Opinion: DRBC Postpones Debacle. What’s A Conservationist to Do?


I say to you  as I’ve said  regularly  to my long-suffering  children,  if you never listen to another word I say,  listen to me now:

The Delaware River Basin is threatened by the natural gas industry and hydraulic fracturing.  If you love the  river and its environs,  now is the time to act.  There won’t  be another moment.  In years to come, when  your water is spoiled and your land is worthless,  this is the moment you will remember and you  will ask yourself,  “What was so important that I didn’t protect the River Valley when I had the chance?”

The Delaware River Basin Commission  (DRBC) is under pressure from  the natural gas drilling industry, politicians, property holders and farmers dying on the vine.  The Commission’s decision to extend the public comment period on Chesapeake’s application was a gift to Conservationists but also provides drilling proponents with  additional time to concentrate their forces.

What can conservationists  do with the two months we’ve been given?

First rule of organizing:  identify your resources  and bring them to bear.  I’ll start with mine and those sent in by others. You add your own. (Three rules govern  community brainstorming:   think big,  fluidly  and don’t turn your nose up at any idea. It might not stand on its own but with others to bolster it,  the fabric becomes more whole.)

RESOURCES I see  that can be brought to bear in saving the Delaware River Basin:

The indescribable beauty of the area, the  thousands of people who started visiting as children and who now bring their grandchildren,  Robert Kennedy, Jr.,  Alan and Sandra Gerry, Jimmy Carter (flyfishing, flyfishing, flyfishing),  River and Mountainkeepers, WJFF,  The River Reporter, Sullivan Transition, Pete Seeger, The Sloop Clearwater, Upper Delaware Networkers,  Damascus Citizens for Sustainability, Wayne and Sullivan Peace Groups, Sullivan Alliance for Sustainable Development,  the many new groups springing up the length of the Delaware Basin in its defense, Thich Nhat Hanh,  the internet and its viral capacity, our kids,  Josh Fox, musicians, artists, writers, photographers, Maurice Hinchey, Hello Honesdale!, private lands where people can camp when they come for the day, Lawrence Rockefeller, Dan Rather, Amanda Burden, Charlie Rose, the New York City Council,  Wayne County Audobon Society, citizen journalists and commentators like Leni Santoro (Catskill Chronicle), Breathing is Political and Zest of Orange…

Of course, once we have our resources “on board,”  we have to give them something to do.

Imagine a   Delaware River Basin  Conservation Day (or some other snazzier name!) that stretches the entire 330 miles of the Basin.  Each river community will go  down to the river and each person will pour a single cup of water into it.  Conservation NOT exploitation.

Sounds silly,  doesn’t it?  Remember  when Gandhi led the Indian people to the sea to make salt?  The British Empire laughed.  They smirked.  They made fun of the “little brown man”  (as the newsreels described the Mahatma).  But then, the images of thousands and thousands of people making salt  hit the international  teletypes  and  in that moment,  the sun began to set on the British Empire.

On the Conservation Day I imagine,   each community will organize whatever ancillary celebrations they want — a festival,  show movies, sell locally-produced goods, play baseball, sleep, camp out  —  so long as they do it on the banks of the River.  And that  night,  when orbiting  satellites can see it,  a candlelight vigil  will stretch 330 miles.   Dream on,  right?   But that image and the power in it  are  far more imaginable to me than what the drillers have planned for our Valley.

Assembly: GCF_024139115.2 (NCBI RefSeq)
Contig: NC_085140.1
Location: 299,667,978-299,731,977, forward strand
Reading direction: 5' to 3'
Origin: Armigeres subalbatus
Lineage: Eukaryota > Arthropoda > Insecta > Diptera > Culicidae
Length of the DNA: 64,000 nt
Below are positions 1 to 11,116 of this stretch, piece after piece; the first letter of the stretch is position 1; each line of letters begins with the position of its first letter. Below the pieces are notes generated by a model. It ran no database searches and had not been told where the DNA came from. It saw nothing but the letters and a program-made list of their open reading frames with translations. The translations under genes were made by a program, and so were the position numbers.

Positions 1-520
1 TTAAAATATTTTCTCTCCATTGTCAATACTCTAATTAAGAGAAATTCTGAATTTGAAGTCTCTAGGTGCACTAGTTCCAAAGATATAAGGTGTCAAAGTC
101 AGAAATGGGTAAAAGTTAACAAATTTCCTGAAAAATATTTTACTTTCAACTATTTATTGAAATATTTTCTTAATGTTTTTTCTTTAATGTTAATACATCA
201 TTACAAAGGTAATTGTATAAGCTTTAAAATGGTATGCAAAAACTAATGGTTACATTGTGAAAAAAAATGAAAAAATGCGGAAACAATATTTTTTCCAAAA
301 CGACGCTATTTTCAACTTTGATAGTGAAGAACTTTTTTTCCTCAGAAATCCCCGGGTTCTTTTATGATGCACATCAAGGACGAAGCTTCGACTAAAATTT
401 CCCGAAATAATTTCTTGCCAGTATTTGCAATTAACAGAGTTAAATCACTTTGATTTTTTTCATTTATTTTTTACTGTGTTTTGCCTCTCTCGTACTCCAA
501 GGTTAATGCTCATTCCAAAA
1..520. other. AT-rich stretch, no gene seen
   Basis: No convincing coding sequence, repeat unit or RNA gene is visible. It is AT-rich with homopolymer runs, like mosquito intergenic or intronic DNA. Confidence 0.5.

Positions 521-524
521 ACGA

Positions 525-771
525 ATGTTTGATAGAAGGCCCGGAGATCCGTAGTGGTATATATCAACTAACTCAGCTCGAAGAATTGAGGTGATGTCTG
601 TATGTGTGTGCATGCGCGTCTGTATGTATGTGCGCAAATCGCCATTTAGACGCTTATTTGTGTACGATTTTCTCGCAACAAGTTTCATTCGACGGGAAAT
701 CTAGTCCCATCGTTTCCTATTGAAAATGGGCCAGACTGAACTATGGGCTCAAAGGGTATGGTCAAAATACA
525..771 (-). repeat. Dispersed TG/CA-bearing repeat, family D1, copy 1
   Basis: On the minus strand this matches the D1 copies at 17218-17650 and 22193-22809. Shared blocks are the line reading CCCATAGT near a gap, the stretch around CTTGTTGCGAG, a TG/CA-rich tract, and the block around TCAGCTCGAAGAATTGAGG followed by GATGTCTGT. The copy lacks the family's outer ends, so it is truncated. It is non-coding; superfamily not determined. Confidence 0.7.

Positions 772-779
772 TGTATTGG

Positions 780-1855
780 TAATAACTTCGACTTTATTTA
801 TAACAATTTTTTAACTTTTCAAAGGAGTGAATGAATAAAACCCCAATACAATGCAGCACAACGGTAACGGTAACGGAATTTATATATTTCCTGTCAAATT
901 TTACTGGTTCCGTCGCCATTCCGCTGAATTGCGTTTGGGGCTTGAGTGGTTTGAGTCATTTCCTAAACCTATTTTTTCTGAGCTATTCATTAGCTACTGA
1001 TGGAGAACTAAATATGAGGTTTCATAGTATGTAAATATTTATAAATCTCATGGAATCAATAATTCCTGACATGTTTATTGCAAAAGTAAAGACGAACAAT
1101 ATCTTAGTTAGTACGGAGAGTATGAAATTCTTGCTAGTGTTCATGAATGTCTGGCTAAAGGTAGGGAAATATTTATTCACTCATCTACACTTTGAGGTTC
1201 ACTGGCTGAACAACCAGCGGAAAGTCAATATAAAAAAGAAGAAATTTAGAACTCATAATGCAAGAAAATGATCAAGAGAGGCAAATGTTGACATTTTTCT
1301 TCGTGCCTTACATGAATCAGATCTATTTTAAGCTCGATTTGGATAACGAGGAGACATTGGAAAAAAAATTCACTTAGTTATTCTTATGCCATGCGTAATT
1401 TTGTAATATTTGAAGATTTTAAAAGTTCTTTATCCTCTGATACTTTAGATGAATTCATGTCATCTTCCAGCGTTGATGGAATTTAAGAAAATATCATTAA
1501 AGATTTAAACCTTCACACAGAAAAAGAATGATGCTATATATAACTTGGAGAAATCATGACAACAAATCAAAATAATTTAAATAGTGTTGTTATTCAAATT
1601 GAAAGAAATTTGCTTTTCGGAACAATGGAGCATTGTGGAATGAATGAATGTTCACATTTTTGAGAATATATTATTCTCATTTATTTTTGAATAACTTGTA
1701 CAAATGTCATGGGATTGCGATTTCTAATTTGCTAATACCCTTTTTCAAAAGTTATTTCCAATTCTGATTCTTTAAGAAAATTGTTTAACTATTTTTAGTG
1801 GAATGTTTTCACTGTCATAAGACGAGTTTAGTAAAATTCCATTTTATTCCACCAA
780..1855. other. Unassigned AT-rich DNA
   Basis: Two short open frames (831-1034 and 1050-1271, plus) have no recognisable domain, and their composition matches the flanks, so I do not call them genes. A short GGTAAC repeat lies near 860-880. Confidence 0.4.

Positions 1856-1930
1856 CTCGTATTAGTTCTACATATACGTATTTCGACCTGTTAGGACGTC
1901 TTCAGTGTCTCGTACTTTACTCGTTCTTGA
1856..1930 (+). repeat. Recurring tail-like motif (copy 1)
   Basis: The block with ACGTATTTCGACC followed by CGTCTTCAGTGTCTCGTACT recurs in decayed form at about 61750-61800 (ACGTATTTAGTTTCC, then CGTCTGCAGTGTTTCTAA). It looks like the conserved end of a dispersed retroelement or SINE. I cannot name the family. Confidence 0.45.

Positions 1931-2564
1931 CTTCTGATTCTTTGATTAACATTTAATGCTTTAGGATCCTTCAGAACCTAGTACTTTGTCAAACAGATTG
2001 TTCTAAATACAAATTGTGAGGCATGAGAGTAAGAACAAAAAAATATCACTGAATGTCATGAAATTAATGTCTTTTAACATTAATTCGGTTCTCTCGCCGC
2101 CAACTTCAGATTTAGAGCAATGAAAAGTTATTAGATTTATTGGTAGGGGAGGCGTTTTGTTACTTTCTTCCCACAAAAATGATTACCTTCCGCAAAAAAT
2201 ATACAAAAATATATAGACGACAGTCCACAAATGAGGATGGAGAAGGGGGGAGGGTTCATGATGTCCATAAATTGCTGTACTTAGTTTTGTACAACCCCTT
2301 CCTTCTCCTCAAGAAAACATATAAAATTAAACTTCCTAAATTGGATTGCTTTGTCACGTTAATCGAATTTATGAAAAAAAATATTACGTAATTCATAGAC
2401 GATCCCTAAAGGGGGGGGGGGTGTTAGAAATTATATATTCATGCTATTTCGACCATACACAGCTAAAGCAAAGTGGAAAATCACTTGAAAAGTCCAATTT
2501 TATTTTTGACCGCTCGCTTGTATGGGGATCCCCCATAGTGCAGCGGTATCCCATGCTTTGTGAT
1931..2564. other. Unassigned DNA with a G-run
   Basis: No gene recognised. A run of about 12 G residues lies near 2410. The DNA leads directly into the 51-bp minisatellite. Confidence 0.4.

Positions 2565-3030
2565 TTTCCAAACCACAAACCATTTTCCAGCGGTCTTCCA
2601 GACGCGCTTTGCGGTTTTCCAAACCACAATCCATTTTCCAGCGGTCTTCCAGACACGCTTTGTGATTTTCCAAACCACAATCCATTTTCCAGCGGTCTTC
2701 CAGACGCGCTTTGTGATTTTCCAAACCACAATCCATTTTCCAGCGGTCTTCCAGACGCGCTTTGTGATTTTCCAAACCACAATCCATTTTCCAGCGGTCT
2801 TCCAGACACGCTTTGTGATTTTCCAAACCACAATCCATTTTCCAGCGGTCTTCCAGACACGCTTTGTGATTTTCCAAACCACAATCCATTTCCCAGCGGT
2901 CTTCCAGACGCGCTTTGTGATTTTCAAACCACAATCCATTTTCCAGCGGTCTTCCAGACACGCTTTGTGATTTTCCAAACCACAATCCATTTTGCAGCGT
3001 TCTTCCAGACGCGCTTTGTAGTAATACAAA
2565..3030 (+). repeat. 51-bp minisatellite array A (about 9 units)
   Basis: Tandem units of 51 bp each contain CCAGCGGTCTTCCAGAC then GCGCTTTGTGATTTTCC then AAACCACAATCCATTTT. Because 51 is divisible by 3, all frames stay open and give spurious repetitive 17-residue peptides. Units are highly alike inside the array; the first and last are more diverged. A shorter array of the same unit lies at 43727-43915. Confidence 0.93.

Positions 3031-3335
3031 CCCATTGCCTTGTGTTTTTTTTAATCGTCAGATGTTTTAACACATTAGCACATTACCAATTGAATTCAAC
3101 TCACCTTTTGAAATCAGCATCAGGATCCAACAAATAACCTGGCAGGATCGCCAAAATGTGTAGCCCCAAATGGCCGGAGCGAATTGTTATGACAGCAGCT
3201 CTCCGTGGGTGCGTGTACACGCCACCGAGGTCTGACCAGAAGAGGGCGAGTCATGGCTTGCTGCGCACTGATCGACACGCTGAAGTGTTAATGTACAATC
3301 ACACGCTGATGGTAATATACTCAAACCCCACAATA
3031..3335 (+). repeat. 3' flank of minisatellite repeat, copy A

And if “too few people show up?”

I’m reminded of the political candidate who suggested during the last election cycle that certain members of Congress  should be investigated for Un-American activities.  Within 24 hours, the viral capacity of the internet had dumped $1 million dollars into her opponent’s campaign coffers.  (The poor man was absolutely flummoxed by  the unexpected bounty!)  We have the rest of July and all of August to organize  before Labor Day (if that’s the weekend we choose).   We have nothing to lose by thinking as large and inclusively as we can.   By the end of September,  the DRBC will most likely have made its decision on Chesapeake’s application to begin their surface water  withdrawals.  (For a detailed explanation of what the withdrawals will look like, please see James Barth’s lucid explanation in the “comments”  section following my last post, “Delaware River Basin Commission: Postpones 30,000,000 Gallon Withdrawal from Delaware River.”)

CottageWorks and Breathing Is Political will each donate $200 for the purpose of promoting the Day of Conservation. Whatever consortium of groups is willing to help organize the event, the money is theirs.

Finally,  I want to address the issue of language.  We who protect are often in defensive mode. Whether we stand in defense of the Constitution or our world’s ecology,   our position is often a response to a perceived threat.  In consequence,  we’re portrayed as the “antis”:  anti-war, anti-frakking, anti-nuclear, anti-business, anti-farmers.  I no longer submit to that characterization.  I am not “an anti-frakker.”  Besides being a nasty assortment of consonants,  I’m  not “anti-” anything.  I am a Conservationist.  I am  a walking, talking, thinking, loving,  nurse, construction worker, paralegal, writer and former farmworker.  And I’m pro-water, baby!

Many thanks to Karl Rove for the instruction.

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8 thoughts on “Opinion: DRBC Postpones Debacle. What’s A Conservationist to Do?

  1. Nancy Eos

    I agree. I AM a conservationist – neither an ‘anti-‘ nor a ‘pro-‘. I like the idea of adding a cup of water to the Delaware. I will bring it from another stream or filter it from the water supply. If we have a million people add a cup a DAY… will we be even close to the amount being taken out at the same time by the frakkers?
    In fact, I think I will just occasionally, silently, begin to bring a cup to the Delaware and look to see if anyone else is joining me… just so silently… and maybe then there will be a big Conservation Day of doing what we have already been doing… building momentum… Ahhhh, the power of positive thought.

  2. lizbucar Post author